REVIEW: Invisible

I’m going to start this review with a note: This is a book about terrorism related to Pakistan and Afghanistan but written by a Caucasian person. The main protagonist is a woman who is half white with a Pakistani father she does not know. She’s not raised with that identity and the crux of the plot is that she knows she does not fit in as “white” and is desperately trying to identify with her father’s culture. This leads her to friends and a boyfriend who are from her father’s culture and, here’s where my note comes in, gets her involved in the situation the plot is about. Arrested by the UK government and questioned about being involved with terrorism and then much later in Pakistan, kidnapped and embroiled in the war. All against her will. There is a lot of very aggressive stereotyping here. It is used as a plot device and it makes for a very interesting read. There are sections where non-radicalized people are portrayed but not enough to balance the underlying narrative. The story is a cautionary tale about a girl trying to find and understand her roots and those roots bring her to the very worst of the worst. I think this is problematic at times, however, I get that this is a thriller intended to bring you a unique story in a new way. If you’re the type to shy away from these situations where authors are putting themselves in other’s shoes and making sweeping assumptions about a culture, then skip this one. But if you can read a story for a story and want to see how a simple girl can bumble her way into multiple hornets’ nests full of ignorance and curiosity then you will likely enjoy this one.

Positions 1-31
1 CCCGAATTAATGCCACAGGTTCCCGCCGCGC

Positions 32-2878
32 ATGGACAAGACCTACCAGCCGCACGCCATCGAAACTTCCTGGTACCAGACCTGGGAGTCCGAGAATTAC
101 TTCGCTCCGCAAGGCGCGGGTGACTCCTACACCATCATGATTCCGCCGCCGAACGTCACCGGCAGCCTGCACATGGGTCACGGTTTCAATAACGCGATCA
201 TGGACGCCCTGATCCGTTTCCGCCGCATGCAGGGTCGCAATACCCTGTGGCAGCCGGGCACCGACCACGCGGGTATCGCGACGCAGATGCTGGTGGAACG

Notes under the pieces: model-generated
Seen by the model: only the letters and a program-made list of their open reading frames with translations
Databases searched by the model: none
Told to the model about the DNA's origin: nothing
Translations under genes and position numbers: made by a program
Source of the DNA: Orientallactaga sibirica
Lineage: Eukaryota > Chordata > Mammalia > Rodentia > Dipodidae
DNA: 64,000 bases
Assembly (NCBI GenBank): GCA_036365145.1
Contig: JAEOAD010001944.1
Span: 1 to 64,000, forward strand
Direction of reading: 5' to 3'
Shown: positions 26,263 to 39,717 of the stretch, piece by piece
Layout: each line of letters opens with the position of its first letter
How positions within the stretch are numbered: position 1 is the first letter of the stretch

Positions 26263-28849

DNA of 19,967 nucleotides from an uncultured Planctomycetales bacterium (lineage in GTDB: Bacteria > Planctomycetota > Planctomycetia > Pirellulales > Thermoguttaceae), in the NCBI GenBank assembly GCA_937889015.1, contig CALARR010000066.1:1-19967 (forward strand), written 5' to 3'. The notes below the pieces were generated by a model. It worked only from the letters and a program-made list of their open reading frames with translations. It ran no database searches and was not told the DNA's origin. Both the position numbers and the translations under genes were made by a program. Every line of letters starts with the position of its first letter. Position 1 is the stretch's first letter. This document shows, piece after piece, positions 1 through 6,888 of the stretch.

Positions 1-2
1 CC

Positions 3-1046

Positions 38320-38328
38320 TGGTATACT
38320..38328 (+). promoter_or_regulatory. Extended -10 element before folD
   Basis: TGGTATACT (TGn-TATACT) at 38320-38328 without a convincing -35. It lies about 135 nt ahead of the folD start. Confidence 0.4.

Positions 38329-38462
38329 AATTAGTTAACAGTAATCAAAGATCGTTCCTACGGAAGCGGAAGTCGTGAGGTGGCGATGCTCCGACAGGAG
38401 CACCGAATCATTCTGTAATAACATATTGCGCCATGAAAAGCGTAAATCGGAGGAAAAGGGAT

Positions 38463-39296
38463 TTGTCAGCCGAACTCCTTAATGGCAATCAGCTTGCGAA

The writing is immersive and at all times I felt Laila’s fear and confusion and need to belong and be understood. You see the absolute horror of people’s attitudes and behaviors and the beauty and kindness of others. You see the black and whiteness of this age old conflict and yet how not everyone living in the conflict engages fully with it. You will not see Laila’s betrayer coming but it is quite the twist. There is a lot of violence, physical and sexual to both Laila and other women and children throughout the story so be prepared for that. It was definitely a book that got me thinking and one I couldn’t put down because I had to know what happened to Laila. ⭐️⭐️⭐️⭐️
Thanks to Love Books Tours for the gifted copy. All opinions are my own. This one is on Kindle Unlimited so if it sounds up your alley then go grab it!

Published by openmypages

I am the Vice President of Clinical Affairs for a medical device company where my job is to promote the utility of the device to doctors. I have science and business degrees and have editorial experience in medical communications. In college, I served as an Editorial Assistant for a healthcare communications company and have served on two editorial boards for peer-reviewed journals. In my free time, I always have a book in my hand... or two or three! On average, I read 20 books a month. I have looked to combine two of my skill sets to review on Goodreads and promote books on Instagram that I love to other readers. I'm open to partnering with publishers as an influencer for book tours, giveaways etc.

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